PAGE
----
The volume of a gas is directly proportional to the absolute temperature. And the
temperature remains constant through out the time.

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1
P
V= (constant)1/P
PV=constant
V

SECOND STATEMENT:
The product of pressure and volume remains constant at constant temperature.
GRAPHICAL REPRESENTATION OF BOYLES LAW:
The Graph between P and V is a smooth curve that shows that they are inversely
proportional to each other. This curve is called as Parabola.

The graph between V and 1/P is a straight line.

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Chemistry

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1/P

CHARLES LAW:
The volume of a gas is inversely proportional to the absolute temperature where
the pressure remains constant at that time.

V T
V= (constant) T
V/T=constant
SECOND STATEMENT:
The ratio of volume and temperature remains constant at constant pressure.
GRAPHICAL REPRESENTATION OF CHARLES LAW:

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Chemistry

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T
ABSOLUTE SCALE OF TEMPERATURE OR ABSOLUTE ZERO:
This law states that,
The volume of the gas increases or decreases to 1/273 times of its original
volume for each 0 C change of temperature.
GRAPHICAL REPRESENETATION:

-273c

According to this statement the volume of a gas would theoretically be zero at 273C. But this temperature has never been achieved for any gas because all the
gases condense to liquid at a temperature above this point. So the minimum
possible temperature for a gaseous system is to be -273C. This temperature is
called as absolute scale of temperature or absolute zero or or Kelvin scale.
AVOGADROS NUMER:
Equal volume of all gasses contains equal number of molecules under the given
condition of temperature and pressure.
SECOND STATEMENT:
The volume of a gas is directly proportional to the number of moles.
GENERAL GAS EQUATION:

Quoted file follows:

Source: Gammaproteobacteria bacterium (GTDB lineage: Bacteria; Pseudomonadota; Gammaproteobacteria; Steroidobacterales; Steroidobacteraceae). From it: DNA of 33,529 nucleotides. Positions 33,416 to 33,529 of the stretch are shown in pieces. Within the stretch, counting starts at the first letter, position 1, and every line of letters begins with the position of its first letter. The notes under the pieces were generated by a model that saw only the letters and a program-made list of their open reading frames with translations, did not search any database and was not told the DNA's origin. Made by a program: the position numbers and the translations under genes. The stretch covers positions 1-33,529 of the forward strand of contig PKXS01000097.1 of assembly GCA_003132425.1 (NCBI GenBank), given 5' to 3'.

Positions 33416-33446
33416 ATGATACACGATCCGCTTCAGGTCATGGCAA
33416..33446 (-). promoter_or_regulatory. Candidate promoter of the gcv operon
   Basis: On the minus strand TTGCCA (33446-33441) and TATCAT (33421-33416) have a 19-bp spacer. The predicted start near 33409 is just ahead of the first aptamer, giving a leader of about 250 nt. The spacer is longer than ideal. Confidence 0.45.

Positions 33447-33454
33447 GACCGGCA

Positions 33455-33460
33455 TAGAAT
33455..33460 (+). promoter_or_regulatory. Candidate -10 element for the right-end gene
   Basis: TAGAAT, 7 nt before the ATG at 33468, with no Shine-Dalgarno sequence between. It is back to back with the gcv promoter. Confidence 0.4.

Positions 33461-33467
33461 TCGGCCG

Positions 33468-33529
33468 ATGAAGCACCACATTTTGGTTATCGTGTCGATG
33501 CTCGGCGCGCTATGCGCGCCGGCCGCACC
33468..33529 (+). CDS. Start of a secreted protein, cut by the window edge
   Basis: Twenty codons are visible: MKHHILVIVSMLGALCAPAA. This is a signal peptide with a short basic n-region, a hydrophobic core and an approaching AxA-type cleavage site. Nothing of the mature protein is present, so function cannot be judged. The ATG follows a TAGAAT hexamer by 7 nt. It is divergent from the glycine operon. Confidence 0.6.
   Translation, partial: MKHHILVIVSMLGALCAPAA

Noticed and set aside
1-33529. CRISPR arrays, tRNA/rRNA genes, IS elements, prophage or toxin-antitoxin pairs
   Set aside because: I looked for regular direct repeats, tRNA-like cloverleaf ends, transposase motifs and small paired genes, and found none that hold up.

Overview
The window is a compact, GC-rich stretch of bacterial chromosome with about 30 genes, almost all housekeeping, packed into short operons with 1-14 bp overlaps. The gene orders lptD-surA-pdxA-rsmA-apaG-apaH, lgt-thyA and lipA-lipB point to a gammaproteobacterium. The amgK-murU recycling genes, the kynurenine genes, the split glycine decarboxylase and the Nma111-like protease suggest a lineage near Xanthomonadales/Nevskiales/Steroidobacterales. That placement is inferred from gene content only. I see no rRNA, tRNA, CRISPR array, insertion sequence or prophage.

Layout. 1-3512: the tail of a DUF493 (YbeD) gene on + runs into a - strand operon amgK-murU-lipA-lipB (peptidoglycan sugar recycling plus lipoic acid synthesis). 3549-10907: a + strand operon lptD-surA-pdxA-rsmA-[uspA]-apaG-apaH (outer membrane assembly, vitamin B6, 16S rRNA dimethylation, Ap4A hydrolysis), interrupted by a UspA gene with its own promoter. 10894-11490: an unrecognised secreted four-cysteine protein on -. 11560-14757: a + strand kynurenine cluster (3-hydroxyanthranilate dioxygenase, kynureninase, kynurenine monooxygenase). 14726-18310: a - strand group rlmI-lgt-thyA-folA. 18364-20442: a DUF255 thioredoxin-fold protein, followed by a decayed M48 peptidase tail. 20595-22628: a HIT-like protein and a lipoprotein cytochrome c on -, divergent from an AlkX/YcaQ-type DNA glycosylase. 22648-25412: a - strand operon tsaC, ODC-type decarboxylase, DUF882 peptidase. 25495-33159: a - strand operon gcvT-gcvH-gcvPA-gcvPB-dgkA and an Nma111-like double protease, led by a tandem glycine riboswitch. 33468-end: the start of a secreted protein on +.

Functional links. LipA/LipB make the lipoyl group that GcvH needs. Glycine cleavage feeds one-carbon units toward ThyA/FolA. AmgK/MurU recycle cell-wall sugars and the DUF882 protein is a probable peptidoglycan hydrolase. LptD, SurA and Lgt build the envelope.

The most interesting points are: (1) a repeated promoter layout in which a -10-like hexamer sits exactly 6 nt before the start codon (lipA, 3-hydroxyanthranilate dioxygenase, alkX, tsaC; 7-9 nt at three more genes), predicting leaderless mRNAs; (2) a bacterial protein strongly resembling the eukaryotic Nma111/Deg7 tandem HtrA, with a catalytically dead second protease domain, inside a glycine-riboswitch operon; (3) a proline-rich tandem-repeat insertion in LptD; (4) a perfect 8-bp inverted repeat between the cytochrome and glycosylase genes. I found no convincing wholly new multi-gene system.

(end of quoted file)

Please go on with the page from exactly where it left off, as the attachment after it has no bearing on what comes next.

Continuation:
According to the Boyles law,

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Volume of a given mass is inversely proportional to the applied pressure and


temperature remains constant.

1
------------i
P

According to the charles law


The volume of a gas is inversely proportional to the absolute temperature where
the pressure remains constant at that time.

V T -------------ii
According to the Avogadros law:
The volume of a gas is directly proportional to the number of moles.

V n ----------iii
By combining equation no I, ii, iii we get

V T .n.
V Tn

1
P

V (const ) Tn

const = R

V=RTn/P
PV nRT
This is called as ideal gas equation.
R= universal gas constant
R= 0.0821dm3.atmosphere/ mole.K
VALUE OF R:
Consider one mole of an ideal gas at S.T.P
We know that one mole of gas occupies 22.4dm3 volume.
Data:
T=0 C
P=1atm
n=1mole
V= 22.4dm3
R=?
Solution:
Using ideal gas equation
PV=nRt
R= PV/nT
R= 1*22.4/1*273
R= 0.08210821dm3.atmosphere/ mole.K
KINETIC THEORY OF MATTER:
Important postulates of kinetic molecular theory are as under.

The gas consists of small tiny particles called as molecules.

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These molecules are widely separated from each other and are so small
that they are invisible.
The size of the molecules is very small as compared to the distance
between them.
There is no attractive or repulsive force between molecules so they can
move freely.
The molecules are very hard and perfectly elastic so when they collide no
loss of energy takes place.
The gas molecules are in continuous motion they move in a straight path
until they collide.